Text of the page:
It was not a surprise to anyone that I partied on the weekends.  I kept my partying to Friday and Saturday nights when I didn’t have to show up for PT in the mornings.  Unfortunately, while my partying didn’t affect my work life, it seriously affected my personal life.  I had always struggled a bit with some depression.  Something in my personality that made me push myself also made me extremely self-critical and too much of a thinker at times.  I suppose the depression of being far away from home in a new country where I had a sudden level of freedom pushed me to do things that I later wished I had not done.  Suddenly I went from being a good girl to someone who was promiscuous.  At first I enjoyed the partying life.  I was suddenly showered with attention that I had never gotten in high school.  Minus a couple of times at home, I also never drank before going to Germany.  I suppose this is normal at this age for many students in college; unfortunately, in the military, women already have a reputation for being promiscuous, or sleeping around to get ahead, and it’s a small world in the military.  My first time was with someone in my unit.  That night he asked about a ring I wore – my purity ring.  His words were “So that’s for someone really special, huh?”  He knew I was a virgin.  I had a crush on him, and was starting to get curious about sex.  We had some drinks, and later that night, I lost my virginity.  I really liked him and actually didn’t feel bad about what happened.  That next weekend he said it was the alcohol.  I didn’t know how to react.  I stayed calm.  Who wants to be the girl who freaks out on a guy over sex?  I certainly didn’t.  I had to keep my cool.   Wasn’t it normal for people to have casual sex nowadays?  I didn’t realize at the time how wrong HE was for knowing my situation and taking advantage.  He knew what he was doing. I took responsibility for my actions, though, and continued on with my job as usual.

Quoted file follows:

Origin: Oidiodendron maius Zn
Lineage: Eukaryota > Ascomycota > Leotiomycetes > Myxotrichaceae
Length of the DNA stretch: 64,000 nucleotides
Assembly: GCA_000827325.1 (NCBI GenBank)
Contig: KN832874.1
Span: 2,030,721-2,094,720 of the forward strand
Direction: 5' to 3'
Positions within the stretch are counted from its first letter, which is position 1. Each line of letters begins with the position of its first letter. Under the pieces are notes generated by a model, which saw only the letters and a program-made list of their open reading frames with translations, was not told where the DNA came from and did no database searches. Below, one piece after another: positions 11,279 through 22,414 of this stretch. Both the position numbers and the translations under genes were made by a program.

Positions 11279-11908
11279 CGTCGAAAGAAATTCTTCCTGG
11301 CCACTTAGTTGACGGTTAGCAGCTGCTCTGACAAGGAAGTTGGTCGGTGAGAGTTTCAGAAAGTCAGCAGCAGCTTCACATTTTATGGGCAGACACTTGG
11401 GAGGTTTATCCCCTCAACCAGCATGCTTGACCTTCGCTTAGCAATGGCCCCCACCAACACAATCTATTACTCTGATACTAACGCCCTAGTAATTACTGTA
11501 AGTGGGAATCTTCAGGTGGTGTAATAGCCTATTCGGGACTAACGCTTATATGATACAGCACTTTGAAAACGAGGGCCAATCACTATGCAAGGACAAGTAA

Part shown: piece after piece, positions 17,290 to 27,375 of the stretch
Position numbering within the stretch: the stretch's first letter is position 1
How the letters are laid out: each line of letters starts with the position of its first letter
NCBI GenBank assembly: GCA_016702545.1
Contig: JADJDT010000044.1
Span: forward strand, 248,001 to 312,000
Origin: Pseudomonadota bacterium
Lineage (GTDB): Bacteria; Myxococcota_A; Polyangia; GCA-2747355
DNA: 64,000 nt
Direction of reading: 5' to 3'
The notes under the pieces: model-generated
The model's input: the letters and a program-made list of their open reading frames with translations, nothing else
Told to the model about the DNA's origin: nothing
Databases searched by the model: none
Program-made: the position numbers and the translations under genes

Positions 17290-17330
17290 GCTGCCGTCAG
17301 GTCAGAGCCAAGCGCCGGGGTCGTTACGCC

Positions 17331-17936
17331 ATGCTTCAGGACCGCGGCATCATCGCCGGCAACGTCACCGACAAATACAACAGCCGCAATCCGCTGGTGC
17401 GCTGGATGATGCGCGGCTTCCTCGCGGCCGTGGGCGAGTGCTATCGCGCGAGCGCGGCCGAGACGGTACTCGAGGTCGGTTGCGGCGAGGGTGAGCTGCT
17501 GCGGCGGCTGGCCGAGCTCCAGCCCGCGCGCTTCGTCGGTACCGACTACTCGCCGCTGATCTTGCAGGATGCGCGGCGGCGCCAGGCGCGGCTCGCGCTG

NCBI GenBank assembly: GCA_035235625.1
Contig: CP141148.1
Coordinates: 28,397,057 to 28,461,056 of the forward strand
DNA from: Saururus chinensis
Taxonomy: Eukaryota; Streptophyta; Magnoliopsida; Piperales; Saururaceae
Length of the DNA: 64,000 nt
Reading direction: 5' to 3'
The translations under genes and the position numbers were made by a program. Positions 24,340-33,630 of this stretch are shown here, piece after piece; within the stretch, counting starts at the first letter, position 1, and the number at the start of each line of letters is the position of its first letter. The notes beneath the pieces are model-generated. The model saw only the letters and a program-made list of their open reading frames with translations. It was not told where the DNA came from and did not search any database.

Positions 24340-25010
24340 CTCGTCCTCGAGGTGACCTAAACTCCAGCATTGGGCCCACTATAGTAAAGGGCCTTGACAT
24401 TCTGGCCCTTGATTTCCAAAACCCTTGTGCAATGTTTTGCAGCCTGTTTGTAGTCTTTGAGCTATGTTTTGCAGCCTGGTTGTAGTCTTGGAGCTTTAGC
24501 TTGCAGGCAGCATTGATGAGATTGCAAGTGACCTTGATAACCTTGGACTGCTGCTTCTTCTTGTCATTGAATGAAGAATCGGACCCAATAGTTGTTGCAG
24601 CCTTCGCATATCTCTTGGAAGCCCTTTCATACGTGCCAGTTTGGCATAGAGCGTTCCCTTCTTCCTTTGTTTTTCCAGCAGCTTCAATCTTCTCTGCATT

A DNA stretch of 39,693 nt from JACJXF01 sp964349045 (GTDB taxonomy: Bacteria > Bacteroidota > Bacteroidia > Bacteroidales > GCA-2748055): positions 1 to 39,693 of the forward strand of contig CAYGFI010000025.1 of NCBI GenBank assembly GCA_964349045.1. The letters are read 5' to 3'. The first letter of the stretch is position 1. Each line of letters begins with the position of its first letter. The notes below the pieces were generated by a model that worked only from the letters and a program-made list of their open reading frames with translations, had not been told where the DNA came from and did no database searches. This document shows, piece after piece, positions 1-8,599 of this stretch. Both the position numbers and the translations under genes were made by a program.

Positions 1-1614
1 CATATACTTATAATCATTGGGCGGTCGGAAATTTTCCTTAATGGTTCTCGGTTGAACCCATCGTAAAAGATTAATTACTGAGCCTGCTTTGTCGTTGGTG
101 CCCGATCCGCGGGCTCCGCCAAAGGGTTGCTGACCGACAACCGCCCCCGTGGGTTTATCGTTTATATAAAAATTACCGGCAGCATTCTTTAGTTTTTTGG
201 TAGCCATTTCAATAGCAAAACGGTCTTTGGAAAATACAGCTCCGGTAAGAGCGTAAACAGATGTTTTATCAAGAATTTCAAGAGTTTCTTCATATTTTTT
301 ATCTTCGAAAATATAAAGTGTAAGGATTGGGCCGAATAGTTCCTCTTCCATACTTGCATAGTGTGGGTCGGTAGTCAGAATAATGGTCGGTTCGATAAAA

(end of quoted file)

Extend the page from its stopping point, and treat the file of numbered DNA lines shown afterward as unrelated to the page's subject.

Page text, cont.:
Unfortunately for me, it was hard for me to keep myself as detached as I thought I would be able to do.   I kept sleeping with people on the weekends when I had too much to drink.  At first it was all fun and games.  I wanted to be “free,” and I hated hearing how women weren’t allowed to enjoy sex.  I hated hearing how it was okay for men to sleep around, but when a woman did it she was a “slut.”  I used to get angry with guys for talking about women who slept around, while they were doing the same thing.  How would a guy react if he was eighteen, just out of home, and surrounded by women throwing themselves at them?  I am sure their number of partners would be a lot higher than mine.  I only continued sleeping around by choice for a short period of time, but by then it was so easy – too easy.  Drinking was one of the few ways I could deal with the depression of being alone, and while drinking, I let my inhibitions down and opened myself up to being taken advantage of.  I kept pushing myself at work and partying on the weekends.  I started looking for a relationship.  When I was sober during the week, I hated the sleeping around and knew I would stop if I had someone who really loved me.  I started bingeing and purging.  It was the only release I had besides drinking on weekends.  I remember one night I was SO upset because some guy who was married was coming onto me.  He tried to fondle me outside behind a bar while his wife was there, and I ran away crying.  I’m sure he probably told his wife I came onto him, and she probably believed him because of the image so many military women have.  I was pretty drunk at this point, and I knew I wouldn’t make it home that night.  I was close to blacked out when I was talking to a few guys.  One of them was my friend who had a crush on me, and another was his friend.  I went back with his friend who was supposedly a good guy so I wouldn’t have to walk home completely drunk (I lived about two miles from the club, and they lived in the barracks near the club).  I remember very little of that night, but I remember a few things, and they’re still things that upset me.  He took advantage of my state that night and the next morning while I was still asleep.  The next morning I went to the restroom then left without saying a word.  I was walking home the next morning in my clothes from the night before, which included a white skirt with stains from where I’d spilled my Jack and Coke the night before.   A First Sergeant from another unit saw me walking home and took me back to my place.  I’m sure he knew what had happened the night before. I would say this experience probably hurt me the most.